* "Why do you want to be a law professor?" Yuck! You might want to say, "Because I hate practicing law" or "Because I wanted more free time." Resist the temptation. This is a dumb question because it invites unspecific answers. We all have basically the same reasons for wanting to become law professors, and while some may be mainly interested in teaching while others are mainly interested in research, the committees shouldn't need a question like this to sort candidates along those lines. In response to this question, most candidates mumble something about how law fascinates them, how they want to have the time to do research on issues that interest them, blah, blah, blah. I would much rather hear a story, if you have one, about how you came to the realization that this was your calling.
When the interview is coming to a close, most schools will ask if you have any questions about the school. This is not simply a formality, and you can really trip here. First, have something ready for this moment. Second, if possible have something specific to the school, something that shows you have read their promotional materials and thought about what it would be like to teach there. Third, general questions like "How does your school support research?" are better than nothing (at least they show that you are interested in research), but they become very boring for the committee after a time. This can be sort of a downer at the end of a good interview. Fourth, some questions can be painfully dumb. "Do you have a collegial faculty?" Like we would tell you if we didn't! Fifth, do not ask questions about salary or benefits. You are not that far along in the process, yet.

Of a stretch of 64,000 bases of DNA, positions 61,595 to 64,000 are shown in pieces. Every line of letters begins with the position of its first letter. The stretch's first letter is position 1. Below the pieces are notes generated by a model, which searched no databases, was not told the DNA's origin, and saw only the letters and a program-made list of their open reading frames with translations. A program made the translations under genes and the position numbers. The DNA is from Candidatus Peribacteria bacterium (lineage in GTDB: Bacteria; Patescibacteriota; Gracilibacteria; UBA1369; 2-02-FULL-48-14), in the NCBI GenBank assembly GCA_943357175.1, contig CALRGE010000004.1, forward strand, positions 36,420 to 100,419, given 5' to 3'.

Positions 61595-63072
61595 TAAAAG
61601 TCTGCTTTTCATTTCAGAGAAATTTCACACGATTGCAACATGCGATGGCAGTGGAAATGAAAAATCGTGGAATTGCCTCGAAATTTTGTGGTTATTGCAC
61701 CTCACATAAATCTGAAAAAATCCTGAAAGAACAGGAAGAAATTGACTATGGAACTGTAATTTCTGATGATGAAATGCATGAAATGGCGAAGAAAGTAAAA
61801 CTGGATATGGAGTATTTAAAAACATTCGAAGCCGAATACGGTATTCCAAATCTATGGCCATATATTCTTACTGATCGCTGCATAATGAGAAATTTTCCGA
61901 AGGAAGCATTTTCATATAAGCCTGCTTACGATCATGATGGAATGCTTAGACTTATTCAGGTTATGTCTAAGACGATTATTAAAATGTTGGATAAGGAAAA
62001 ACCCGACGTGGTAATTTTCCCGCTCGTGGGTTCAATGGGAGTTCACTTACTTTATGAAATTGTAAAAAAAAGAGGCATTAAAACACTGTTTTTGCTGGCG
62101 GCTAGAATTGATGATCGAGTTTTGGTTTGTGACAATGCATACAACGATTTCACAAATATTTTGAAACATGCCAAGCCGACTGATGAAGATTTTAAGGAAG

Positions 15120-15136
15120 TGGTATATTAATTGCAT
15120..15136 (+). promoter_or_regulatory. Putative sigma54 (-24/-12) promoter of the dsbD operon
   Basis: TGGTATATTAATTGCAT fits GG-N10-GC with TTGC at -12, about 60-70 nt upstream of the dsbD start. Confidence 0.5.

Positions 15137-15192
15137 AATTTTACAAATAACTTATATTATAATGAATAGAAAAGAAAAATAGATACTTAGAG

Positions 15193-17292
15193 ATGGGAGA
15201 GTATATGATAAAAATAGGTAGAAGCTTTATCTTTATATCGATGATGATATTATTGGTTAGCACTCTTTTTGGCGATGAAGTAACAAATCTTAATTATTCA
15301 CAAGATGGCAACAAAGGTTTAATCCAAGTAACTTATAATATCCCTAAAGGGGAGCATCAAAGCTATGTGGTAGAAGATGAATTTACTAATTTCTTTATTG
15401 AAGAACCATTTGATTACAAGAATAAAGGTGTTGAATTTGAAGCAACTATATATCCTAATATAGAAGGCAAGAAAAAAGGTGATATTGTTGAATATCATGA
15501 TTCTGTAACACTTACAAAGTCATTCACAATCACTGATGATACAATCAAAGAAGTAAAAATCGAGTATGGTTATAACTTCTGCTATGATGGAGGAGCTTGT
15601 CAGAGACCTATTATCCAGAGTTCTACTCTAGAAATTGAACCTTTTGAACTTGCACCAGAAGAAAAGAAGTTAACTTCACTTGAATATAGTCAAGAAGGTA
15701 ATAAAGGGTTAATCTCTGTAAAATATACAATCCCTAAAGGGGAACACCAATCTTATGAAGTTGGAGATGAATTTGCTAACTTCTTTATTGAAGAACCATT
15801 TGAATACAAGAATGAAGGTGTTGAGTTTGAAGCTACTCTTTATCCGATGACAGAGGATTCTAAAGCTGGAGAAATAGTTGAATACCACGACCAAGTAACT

That's it. You're done. Shake hands. Be grateful for the chance to meet all of your wonderful hosts, and exit.
After you leave, the committee members will do a quick pulse check to see how everyone feels about you. What distinguishes great candidates from good candidates? In my view, the best candidates have a passion for ideas. They simply love talking about law more than almost anything else. This is not a style point, and it's impossible to fake if the interview team is asking good questions.
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1. Posted by Bruce Beckner on October 25, 2004 @ 0:56 | Permalink
Well said, Bruce! U of Virginia considered itself (at least 25+ years ago) as a "teaching" law school, and my experience as a student there pretty much validated that claim. That said, some of the most engaging classes I took were by adjunct professors who came down from Washington to give seminars on Friday afternoons and Saturday mornings.